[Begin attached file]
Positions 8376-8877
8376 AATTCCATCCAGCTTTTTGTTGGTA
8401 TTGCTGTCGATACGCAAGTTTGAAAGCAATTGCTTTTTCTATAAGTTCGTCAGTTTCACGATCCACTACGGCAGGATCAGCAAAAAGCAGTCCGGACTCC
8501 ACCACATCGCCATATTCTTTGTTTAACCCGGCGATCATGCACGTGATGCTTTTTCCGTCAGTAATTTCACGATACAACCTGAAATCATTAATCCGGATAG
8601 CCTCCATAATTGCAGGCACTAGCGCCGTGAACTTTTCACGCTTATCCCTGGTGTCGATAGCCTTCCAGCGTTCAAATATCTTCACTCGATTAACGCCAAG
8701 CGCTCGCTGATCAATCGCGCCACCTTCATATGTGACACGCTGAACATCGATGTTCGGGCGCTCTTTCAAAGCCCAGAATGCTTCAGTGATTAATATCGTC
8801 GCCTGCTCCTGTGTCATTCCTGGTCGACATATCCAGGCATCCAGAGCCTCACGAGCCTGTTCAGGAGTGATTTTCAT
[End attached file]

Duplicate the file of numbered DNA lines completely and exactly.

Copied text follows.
Positions 8376-8877
8376 AATTCCATCCAGCTTTTTGTTGGTA
8401 TTGCTGTCGATACGCAAGTTTGAAAGCAATTGCTTTTTCTATAAGTTCGTCAGTTTCACGATCCACTACGGCAGGATCAGCAAAAAGCAGTCCGGACTCC
8501 ACCACATCGCCATATTCTTTGTTTAACCCGGCGATCATGCACGTGATGCTTTTTCCGTCAGTAATTTCACGATACAACCTGAAATCATTAATCCGGATAG
8601 CCTCCATAATTGCAGGCACTAGCGCCGTGAACTTTTCACGCTTATCCCTGGTGTCGATAGCCTTCCAGCGTTCAAATATCTTCACTCGATTAACGCCAAG
8701 CGCTCGCTGATCAATCGCGCCACCTTCATATGTGACACGCTGAACATCGATGTTCGGGCGCTCTTTCAAAGCCCAGAATGCTTCAGTGATTAATATCGTC
8801 GCCTGCTCCTGTGTCATTCCTGGTCGACATATCCAGGCATCCAGAGCCTCACGAGCCTGTTCAGGAGTGATTTTCAT